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April 1, 2007 | Hector Tobar, Times Staff Writer
The list of martyred men and women of the cloth in this Central American country includes rural priests, U.S. nuns, Jesuit scholars and an archbishop. Now, 15 years after the end of a civil war in which many of the religious workers were killed, a new name has been added to the list: a Roman Catholic priest, Father Ricardo Antonio Romero, beaten to death in September just outside this western city of 110,000 people.
April 1, 2007 | Sam Enriquez and Alex Renderos, Special to The Times
Maria Julia Hernandez, a celebrated human rights activist who spoke up for victims during El Salvador's protracted civil war and tended to their families in the years that followed, died Friday of a heart attack. She was 68.
March 21, 2007 | From Times Wire Reports
Four people were arrested on suspicion of helping orchestrate the killings of three Salvadoran politicians and their driver, Guatemalan Interior Minister Carlos Vielmann said. The suspects were identified as Mario Javier Lemus Escobar, Obdulio Waldemar de Leon Lemus, Carlos Orellana Donis and Linda Castillo Orellana. They were arrested in Jalpatagua. Officials have also identified seven national police officers as suspects. Four were killed in prison under circumstances that remain murky.
March 13, 2007 | From Times Staff and Wire Reports
Rufina Amaya, 64, one of the few known survivors of a 1981 massacre by Salvadoran government troops who dedicated her life to telling others about the slaughter, died of a stroke March 6 in San Miguel, El Salvador. Amaya lived in the village of El Mozote, one of six villages whose residents were rounded up and shot or beheaded by U.S.-trained Salvadoran soldiers on Dec. 11, 1981.
February 28, 2007 | From Times Wire Reports
President Bush, in a meeting with Salvadoran President Tony Saca, pushed for immigration reform and nudged Congress to pass a guest worker program. Bush said Saca reminded him that temporary protected status, extended to many Salvadorans, expires in September. Saca said more than 2 million Salvadorans are in the United States, most of them legally.
February 27, 2007 | Hector Tobar and Alex Renderos, Special to The Times
For more than a week, Guatemalans and Salvadorans have been in the grip of a murky and gruesome mystery story born of Central America's criminal underworld. It began on the night of Feb. 19, with an SUV burning on a rural road outside Guatemala City. The charred bodies of three Salvadoran legislators and their driver were found at the scene. Among them was Eduardo Jose D'Aubuisson, the son of one of El Salvador's most notorious right-wing leaders.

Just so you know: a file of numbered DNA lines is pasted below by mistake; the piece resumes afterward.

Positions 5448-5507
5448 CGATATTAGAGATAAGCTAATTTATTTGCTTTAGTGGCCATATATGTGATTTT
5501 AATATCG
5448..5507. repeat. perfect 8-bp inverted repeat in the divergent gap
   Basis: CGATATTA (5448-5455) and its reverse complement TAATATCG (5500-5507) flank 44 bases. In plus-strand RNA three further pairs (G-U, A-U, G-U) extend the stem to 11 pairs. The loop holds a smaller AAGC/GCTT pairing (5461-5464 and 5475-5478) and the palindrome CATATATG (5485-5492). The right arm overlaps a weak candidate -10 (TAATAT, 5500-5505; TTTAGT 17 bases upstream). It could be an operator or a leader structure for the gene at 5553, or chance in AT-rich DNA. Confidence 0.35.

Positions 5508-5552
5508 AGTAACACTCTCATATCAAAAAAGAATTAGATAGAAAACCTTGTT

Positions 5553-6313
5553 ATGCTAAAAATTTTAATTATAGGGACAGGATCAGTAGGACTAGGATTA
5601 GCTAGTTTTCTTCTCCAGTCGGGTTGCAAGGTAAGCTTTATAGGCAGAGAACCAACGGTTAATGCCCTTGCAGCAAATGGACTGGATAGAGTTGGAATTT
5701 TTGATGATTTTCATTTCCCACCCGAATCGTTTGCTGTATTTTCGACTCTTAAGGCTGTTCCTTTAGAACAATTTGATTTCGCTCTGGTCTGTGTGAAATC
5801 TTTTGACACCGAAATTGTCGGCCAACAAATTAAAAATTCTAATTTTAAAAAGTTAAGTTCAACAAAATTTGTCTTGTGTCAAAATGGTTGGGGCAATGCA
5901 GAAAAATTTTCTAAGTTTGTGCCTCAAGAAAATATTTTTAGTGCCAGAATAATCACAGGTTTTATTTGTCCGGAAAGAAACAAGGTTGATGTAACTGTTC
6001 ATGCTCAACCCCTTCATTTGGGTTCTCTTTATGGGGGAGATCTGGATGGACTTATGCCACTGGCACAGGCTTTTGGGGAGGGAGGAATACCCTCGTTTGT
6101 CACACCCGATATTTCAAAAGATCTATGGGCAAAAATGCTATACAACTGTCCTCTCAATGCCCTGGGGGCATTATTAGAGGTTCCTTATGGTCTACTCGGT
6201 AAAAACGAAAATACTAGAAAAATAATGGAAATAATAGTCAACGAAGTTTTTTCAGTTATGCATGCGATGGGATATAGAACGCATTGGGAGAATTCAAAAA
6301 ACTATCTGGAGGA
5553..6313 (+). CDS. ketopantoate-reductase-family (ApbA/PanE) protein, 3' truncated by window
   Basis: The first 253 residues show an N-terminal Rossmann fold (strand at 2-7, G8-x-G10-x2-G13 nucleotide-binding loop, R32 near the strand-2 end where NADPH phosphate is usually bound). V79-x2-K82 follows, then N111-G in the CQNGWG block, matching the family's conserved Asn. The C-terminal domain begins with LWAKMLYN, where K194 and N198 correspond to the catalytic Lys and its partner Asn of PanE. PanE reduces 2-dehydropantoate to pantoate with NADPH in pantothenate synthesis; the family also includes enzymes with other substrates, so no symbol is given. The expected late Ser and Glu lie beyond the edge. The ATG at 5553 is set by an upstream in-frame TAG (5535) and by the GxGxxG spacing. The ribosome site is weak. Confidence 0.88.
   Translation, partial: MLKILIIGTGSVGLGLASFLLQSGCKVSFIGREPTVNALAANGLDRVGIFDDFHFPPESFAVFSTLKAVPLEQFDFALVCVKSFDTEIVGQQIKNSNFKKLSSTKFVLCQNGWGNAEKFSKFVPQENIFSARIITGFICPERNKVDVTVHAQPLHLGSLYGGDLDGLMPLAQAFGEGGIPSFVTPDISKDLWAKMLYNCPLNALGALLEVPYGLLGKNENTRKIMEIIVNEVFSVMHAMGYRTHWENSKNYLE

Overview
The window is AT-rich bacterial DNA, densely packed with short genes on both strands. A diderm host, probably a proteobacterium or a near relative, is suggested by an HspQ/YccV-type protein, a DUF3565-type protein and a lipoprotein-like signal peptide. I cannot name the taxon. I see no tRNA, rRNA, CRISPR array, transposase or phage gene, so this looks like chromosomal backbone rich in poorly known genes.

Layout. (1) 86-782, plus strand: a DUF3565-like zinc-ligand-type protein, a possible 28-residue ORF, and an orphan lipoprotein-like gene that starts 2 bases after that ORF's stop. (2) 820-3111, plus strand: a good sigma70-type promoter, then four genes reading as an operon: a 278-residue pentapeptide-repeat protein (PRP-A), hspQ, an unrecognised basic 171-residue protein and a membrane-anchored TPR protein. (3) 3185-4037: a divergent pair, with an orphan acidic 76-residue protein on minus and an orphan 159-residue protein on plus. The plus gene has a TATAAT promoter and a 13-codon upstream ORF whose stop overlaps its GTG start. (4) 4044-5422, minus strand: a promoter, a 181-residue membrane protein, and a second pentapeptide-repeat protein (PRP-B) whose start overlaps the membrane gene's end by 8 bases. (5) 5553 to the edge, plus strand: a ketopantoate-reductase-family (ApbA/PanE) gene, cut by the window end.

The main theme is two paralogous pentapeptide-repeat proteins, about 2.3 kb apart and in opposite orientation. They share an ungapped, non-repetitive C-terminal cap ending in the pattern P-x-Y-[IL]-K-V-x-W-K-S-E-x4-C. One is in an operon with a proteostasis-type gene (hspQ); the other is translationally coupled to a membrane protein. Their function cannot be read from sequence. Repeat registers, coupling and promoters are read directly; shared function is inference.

February 25, 2007 | Juliana Barbassa, Associated Press Writer
The acrid smell of disinfectant, sweat and fear filled Carlos Mauricio's nostrils. Blindfolded, he heard the moaning of other political prisoners inside the headquarters of El Salvador's national police. There were screams and shouted questions, the hollow thump of blows, and the sizzling zap of an electrical prod, followed by guttural protests and involuntary thrashing. "I realized I was in a chamber of torture," he said. "At that moment, I accepted my death."
February 23, 2007 | From Times Wire Services
Four Guatemalan policemen were arrested Thursday in the killing of three Salvadoran politicians and their driver after being linked to the deaths by a global positioning system in their vehicle, the government said. Luis Herrera, the head of a special police unit charged with investigating organized crime, was captured after the GPS receiver in his police truck revealed that he had been at the scene of the kidnapping and the site where the bodies were found, authorities told reporters.
February 21, 2007 | Hector Tobar and Alex Renderos, Special to The Times
Three Salvadoran legislators, including a scion of one of the country's leading right-wing families, were kidnapped and slain and their bodies set ablaze during a trip to neighboring Guatemala, officials said Tuesday. The congressional deputies were members of the ruling right-wing Nationalist Republican Alliance. They were killed Monday night along with their driver as they paid an official visit to Guatemala City. Their charred bodies and gutted vehicle were found on a farm outside the city.
October 26, 2006 | Hector Becerra, Times Staff Writer
Gonzalo Guevara Cerritos was a decorated, American-trained officer in the Salvadoran army. But for the last year, the 43-year-old toiled as a janitor at a West Los Angeles-area motel, a man with a secret who was always looking over his shoulder, his girlfriend said. His clandestine existence came to an end Wednesday, when federal authorities announced that they had arrested him as an illegal immigrant who was a human rights violator.
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